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Sarah Packington’s new Construction range of acrylic jewellery is inspired by the urban built environment: the frequent sight of building sites both in her hometown of Brighton and from trains into London. A palette of tinted greys, neutrals and glass colour is influenced by high-rise architecture, highlighted by flashes of bright orange, red and blue like warning lights and safety equipment. The shapes are individually cut using a bandsaw, making each piece unique and subtly asymmetrical. The edges are then sanded and dyed black giving a bold dark outline to each component, adding a dramatic touch.

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Janine Partington explores mark making and colour through the carving and painting of leathers and other materials to create distinctive and appealing surfaces. The simplicity of the process, the hand of the maker being visible, is important to her. Janine is constantly working towards the creation of a distinctive visual language in her chosen medium – experimenting with marks, composition and colour, playing with form and layering. Janine loves the freedom of working instinctively, each mark responding to the presence of what has come before. This creates a fluid environment where she can work in different dimensions, on the wall, on the table, on the floor.

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Iain Perry is an artist and screenprinter who runs Print Garage, creating deeply layered, colour saturated, slow motion screen prints. Iain is also co-director of Unit Twelve Gallery, a contemporary craft gallery based in Stafford in the West Midlands.

He describes own working practice thus: “The image generation is a slow process of experimentation, of trial and error; collecting imagery, developing patterns and overlaying all the different elements until new and intriguing relationships emerge. The results are brightly lit beacons of balearic zen shining out amidst a visual, digital landscape that is in constant upheaval, upgraded and updated daily.”

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“I work with shape and colour to create patterns. I like clean, graphic shapes and bold, simple design. Most of my work starts out as collage pieces as I especially love cutting up paper and playing with the possibilities that come with seeing how shapes and colours work together. I’ve taken some of my designs and had them printed onto fabric, from which I have created a range of cushions and tea towels.”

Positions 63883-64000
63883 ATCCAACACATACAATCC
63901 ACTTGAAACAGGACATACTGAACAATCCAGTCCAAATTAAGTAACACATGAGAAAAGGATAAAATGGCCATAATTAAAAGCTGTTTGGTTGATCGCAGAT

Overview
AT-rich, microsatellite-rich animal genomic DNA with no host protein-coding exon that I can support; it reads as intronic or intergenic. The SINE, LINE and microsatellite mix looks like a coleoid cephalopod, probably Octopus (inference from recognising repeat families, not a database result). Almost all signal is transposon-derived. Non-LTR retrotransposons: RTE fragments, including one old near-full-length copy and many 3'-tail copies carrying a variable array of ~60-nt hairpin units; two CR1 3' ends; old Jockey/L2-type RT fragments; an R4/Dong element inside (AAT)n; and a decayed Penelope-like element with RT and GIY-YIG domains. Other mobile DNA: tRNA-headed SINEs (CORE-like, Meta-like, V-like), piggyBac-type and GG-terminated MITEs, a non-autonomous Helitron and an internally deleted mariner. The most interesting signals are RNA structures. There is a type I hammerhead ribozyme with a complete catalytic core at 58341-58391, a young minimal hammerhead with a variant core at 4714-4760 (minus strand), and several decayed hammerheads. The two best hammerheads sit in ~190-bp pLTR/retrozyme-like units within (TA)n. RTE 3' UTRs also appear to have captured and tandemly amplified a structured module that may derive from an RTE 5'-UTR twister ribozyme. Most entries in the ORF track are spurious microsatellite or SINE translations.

– Alison Greyer (Prints & Press)

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Reptile design and produce highly original hand painted tiles and ceramics full of colour, pattern and humour. We work in our purpose built studio in West Wales, on the border of Carmarthenshire and Pembrokeshire.

We established Reptile in 1988, in the same year that we married. We are both fine art graduates, only discovering the wonders of ceramics at evening classes with Angus Suttie in Lambeth and then with Don Dewar in Bolt Court – both highly inspirational teachers.

In 1992 we started to produce large tile panels for Waitrose supermarkets for their fish and meat counters. We were also selling tiles and wall plaques through Liberty as well as tile shops and craft galleries throughout Britain. We soon needed more space and relocated from Highgate to our present location.

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This range has a lovely satin feel to it. A sandblasted finish with a thin trail of orange and yellow shooting around the pieces. Originally based on a group of rocks in Wales, like many of my ideas they have evolved and changed over the years.

I set up Shakspeare Glass in 1988 and have my own glass studio and gallery in Taunton, Somerset which is where I blow glass. I make what I hope is a distinctive and original range of studio or art glass, whichever you prefer. As well as having my own workshop in Taunton, Shakspeare Glass also supplies our ranges of glass bowls, vases, baubles, paperweights etc to a number of other galleries around the UK.

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I make wheel thrown porcelain domestic ware decorated with textural accents. My work lies in the tradition of English slipware, but is contemporary in approach. Pieces can be mixed to form collections based on simplified natural patterns that interplay between shape and colour. Clean lines and subtle textures combine to create understated objects that can be used and enjoyed on a daily basis.